Headline consumer prices in the eurozone rose at the same annual pace in October as in the previous month, as the 19-nation bloc's strong currency helped block inflationary pressures from abroad.
October's consumer price index (CPI) rose at an annual rate of 1.4%, the same pace as September and matching analysts' expectations.
At 1.4%, the headline rate of inflation remained well below the European Central Bank's 2% target rate for price stability.
Continuing strength for euro against its rivals ensured there was little effect from rising raw materials prices.
The euro's gains against the dollar, the US currency in which most commodity contracts are priced, ensured inflation from imported goods remained subdued.
The inflation data, however, undermined the euro on foreign exchanges as any hopes for further policy tightening by the ECB were dashed.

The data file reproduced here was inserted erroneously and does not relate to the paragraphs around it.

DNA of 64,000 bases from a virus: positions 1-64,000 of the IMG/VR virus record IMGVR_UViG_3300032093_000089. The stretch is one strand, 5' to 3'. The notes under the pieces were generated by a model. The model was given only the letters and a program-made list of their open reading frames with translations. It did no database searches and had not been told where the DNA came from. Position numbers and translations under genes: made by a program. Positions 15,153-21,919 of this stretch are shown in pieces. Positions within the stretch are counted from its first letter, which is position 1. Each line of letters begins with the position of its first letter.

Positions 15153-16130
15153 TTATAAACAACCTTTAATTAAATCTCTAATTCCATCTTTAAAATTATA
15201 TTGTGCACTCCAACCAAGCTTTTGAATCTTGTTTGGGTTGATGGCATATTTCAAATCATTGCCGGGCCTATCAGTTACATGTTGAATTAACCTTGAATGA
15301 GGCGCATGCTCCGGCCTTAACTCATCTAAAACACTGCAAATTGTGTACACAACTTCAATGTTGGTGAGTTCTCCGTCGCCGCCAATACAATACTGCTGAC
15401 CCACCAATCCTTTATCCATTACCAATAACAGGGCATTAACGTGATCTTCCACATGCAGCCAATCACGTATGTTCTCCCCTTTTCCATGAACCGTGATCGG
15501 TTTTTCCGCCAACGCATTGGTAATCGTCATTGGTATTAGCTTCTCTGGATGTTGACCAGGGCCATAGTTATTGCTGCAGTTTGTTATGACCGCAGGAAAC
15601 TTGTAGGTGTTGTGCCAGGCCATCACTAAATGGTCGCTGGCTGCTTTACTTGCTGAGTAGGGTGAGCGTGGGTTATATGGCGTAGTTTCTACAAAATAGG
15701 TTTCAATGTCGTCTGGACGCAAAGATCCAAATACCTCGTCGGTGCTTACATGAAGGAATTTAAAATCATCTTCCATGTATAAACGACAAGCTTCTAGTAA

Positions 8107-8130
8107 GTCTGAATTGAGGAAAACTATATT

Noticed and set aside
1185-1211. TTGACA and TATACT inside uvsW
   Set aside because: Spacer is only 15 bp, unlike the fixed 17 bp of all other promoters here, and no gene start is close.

The central bank has already set out a schedule for reducing its massive monthly bond buying programme, but has repeatedly insisted it will not move on interest rates until the quantitative easing has ended.
"Some would argue that in doing so Mr Draghi [ECB president] has given much clearer forward guidance than his British counterpart, Mark Carney," said Jacob Deppe at Infinox.
Thanks to Draghi's clear forward guidance, the euro has not been a heavy casualty from such data, and on Thursday, it was down just 0.15% against the dollar at $1.1773.